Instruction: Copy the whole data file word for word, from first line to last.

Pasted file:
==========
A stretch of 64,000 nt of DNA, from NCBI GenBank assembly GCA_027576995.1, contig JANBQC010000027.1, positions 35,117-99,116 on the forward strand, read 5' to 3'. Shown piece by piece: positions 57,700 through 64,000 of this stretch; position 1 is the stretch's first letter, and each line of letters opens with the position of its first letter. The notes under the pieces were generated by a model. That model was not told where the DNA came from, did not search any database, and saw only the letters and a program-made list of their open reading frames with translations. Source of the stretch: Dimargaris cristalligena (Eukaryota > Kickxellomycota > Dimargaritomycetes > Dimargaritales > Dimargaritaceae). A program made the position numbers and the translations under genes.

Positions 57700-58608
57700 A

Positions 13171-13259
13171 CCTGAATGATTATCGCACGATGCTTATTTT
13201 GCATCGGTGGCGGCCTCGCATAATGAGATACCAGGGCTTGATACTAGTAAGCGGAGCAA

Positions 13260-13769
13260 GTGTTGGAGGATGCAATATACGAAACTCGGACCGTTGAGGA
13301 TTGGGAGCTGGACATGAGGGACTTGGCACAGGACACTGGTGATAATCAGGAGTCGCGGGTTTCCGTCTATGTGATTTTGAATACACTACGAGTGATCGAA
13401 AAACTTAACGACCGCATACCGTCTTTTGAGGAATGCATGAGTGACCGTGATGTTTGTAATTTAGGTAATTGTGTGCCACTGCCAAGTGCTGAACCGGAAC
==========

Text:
A stretch of 64,000 nt of DNA, from NCBI GenBank assembly GCA_027576995.1, contig JANBQC010000027.1, positions 35,117-99,116 on the forward strand, read 5' to 3'. Shown piece by piece: positions 57,700 through 64,000 of this stretch; position 1 is the stretch's first letter, and each line of letters opens with the position of its first letter. The notes under the pieces were generated by a model. That model was not told where the DNA came from, did not search any database, and saw only the letters and a program-made list of their open reading frames with translations. Source of the stretch: Dimargaris cristalligena (Eukaryota > Kickxellomycota > Dimargaritomycetes > Dimargaritales > Dimargaritaceae). A program made the position numbers and the translations under genes.

Positions 57700-58608
57700 A

Positions 13171-13259
13171 CCTGAATGATTATCGCACGATGCTTATTTT
13201 GCATCGGTGGCGGCCTCGCATAATGAGATACCAGGGCTTGATACTAGTAAGCGGAGCAA

Positions 13260-13769
13260 GTGTTGGAGGATGCAATATACGAAACTCGGACCGTTGAGGA
13301 TTGGGAGCTGGACATGAGGGACTTGGCACAGGACACTGGTGATAATCAGGAGTCGCGGGTTTCCGTCTATGTGATTTTGAATACACTACGAGTGATCGAA
13401 AAACTTAACGACCGCATACCGTCTTTTGAGGAATGCATGAGTGACCGTGATGTTTGTAATTTAGGTAATTGTGTGCCACTGCCAAGTGCTGAACCGGAAC